FireEye’s Dynamic Threat Intelligence (DTI) identified emails containing malicious attachments being sent to multiple banks in the region. The threat actors appear to be performing initial reconnaissance against would-be targets and were detected since they were using unique scripts not commonly seen in crimeware campaigns.
The attackers sent multiple emails containing macro-enabled Excel (XLS) files to employees working in the banking sector in the Middle East. The themes of the messages used in the attacks are related to IT infrastructure, such as a log of Server Status Report or a list of Cisco Iron Port Appliance details. In one case, the content of the email appeared to be a legitimate email conversation between several employees, even containing contact details of employees from several banks. This email was then forwarded to several people, with the malicious Excel file attached.
Office documents containing malicious macros are commonly used in crimeware campaigns. Because default Office settings typically require user action in order for macros to run, attackers may convince victims to enable the running of risky macro codes by telling them that the macro is required to view “protected content”. One of the interesting techniques we observed in this attack was the display of additional content after the macro executed successfully. This was done for the purpose of social engineering – specifically, to convince the victim that enabling the macro did in fact result in the “unhiding” of additional spreadsheet data. In crimeware campaigns, we usually observe that no additional content is displayed after enabling the macros. However, in this case, attackers took the extra step to actually hide and unhide worksheets when the macro is enabled to allay any suspicion.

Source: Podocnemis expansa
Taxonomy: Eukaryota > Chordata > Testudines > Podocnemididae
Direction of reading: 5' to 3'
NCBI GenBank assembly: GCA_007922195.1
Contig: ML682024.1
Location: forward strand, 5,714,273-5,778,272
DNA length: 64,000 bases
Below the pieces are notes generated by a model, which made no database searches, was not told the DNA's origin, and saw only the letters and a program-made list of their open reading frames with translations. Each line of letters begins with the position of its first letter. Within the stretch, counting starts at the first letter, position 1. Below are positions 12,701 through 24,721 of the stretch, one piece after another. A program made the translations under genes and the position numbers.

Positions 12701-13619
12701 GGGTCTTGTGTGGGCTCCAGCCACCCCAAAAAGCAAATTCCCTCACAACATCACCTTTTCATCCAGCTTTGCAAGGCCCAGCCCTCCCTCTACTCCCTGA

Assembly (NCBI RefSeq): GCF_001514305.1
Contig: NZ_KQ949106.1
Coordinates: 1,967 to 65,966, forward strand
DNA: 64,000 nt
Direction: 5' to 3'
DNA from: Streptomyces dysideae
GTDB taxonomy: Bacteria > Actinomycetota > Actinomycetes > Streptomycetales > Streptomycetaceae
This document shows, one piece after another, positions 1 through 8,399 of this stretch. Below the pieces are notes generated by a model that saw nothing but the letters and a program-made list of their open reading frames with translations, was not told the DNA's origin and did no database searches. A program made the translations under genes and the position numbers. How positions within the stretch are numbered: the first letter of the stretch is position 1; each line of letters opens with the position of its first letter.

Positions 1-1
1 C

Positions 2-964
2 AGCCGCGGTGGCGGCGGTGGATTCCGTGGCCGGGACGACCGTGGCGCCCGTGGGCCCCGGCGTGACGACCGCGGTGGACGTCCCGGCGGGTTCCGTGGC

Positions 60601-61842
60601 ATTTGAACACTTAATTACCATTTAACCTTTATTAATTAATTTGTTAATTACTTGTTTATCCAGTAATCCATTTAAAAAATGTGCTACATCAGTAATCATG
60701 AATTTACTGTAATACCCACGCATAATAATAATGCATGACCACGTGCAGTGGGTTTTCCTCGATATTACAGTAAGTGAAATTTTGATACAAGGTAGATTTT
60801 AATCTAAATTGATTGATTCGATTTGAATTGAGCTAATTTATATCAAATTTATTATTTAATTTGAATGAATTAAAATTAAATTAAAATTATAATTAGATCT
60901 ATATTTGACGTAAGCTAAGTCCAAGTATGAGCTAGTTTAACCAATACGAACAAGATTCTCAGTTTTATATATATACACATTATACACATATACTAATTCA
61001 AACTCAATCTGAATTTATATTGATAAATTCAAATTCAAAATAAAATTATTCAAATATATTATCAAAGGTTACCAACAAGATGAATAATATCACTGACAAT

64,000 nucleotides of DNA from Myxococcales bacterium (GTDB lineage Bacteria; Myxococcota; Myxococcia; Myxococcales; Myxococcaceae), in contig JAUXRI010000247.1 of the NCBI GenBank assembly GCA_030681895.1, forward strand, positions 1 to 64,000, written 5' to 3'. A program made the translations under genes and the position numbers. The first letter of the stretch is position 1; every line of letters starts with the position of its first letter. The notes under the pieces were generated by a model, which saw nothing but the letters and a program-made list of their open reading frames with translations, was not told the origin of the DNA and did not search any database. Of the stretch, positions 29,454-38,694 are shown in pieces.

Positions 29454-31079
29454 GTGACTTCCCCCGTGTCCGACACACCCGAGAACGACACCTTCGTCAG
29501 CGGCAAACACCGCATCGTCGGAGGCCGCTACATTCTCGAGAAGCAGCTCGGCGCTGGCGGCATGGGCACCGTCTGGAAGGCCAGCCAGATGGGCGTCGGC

Another interesting technique leveraged by this malware was the use of DNS queries as a data exfiltration channel. This was likely done because DNS is required for normal network operations. The DNS protocol is unlikely to be blocked (allowing free communications out of the network) and its use is unlikely to raise suspicion among network defenders.
The rise of the region as a hub for banking and finance has made it a tempting target for cyberattackers. Although this attack did not leverage any zero-days or other advanced techniques, it was interesting to see how attackers used different components to perform reconnaissance activities on a specific target. This attack also demonstrates that macro malware is effective even today. Users can protect themselves from such attacks by disabling Office macros in their settings and also by being more vigilant when enabling macros (especially when prompted) in documents, even if such documents are from seemingly trusted sources.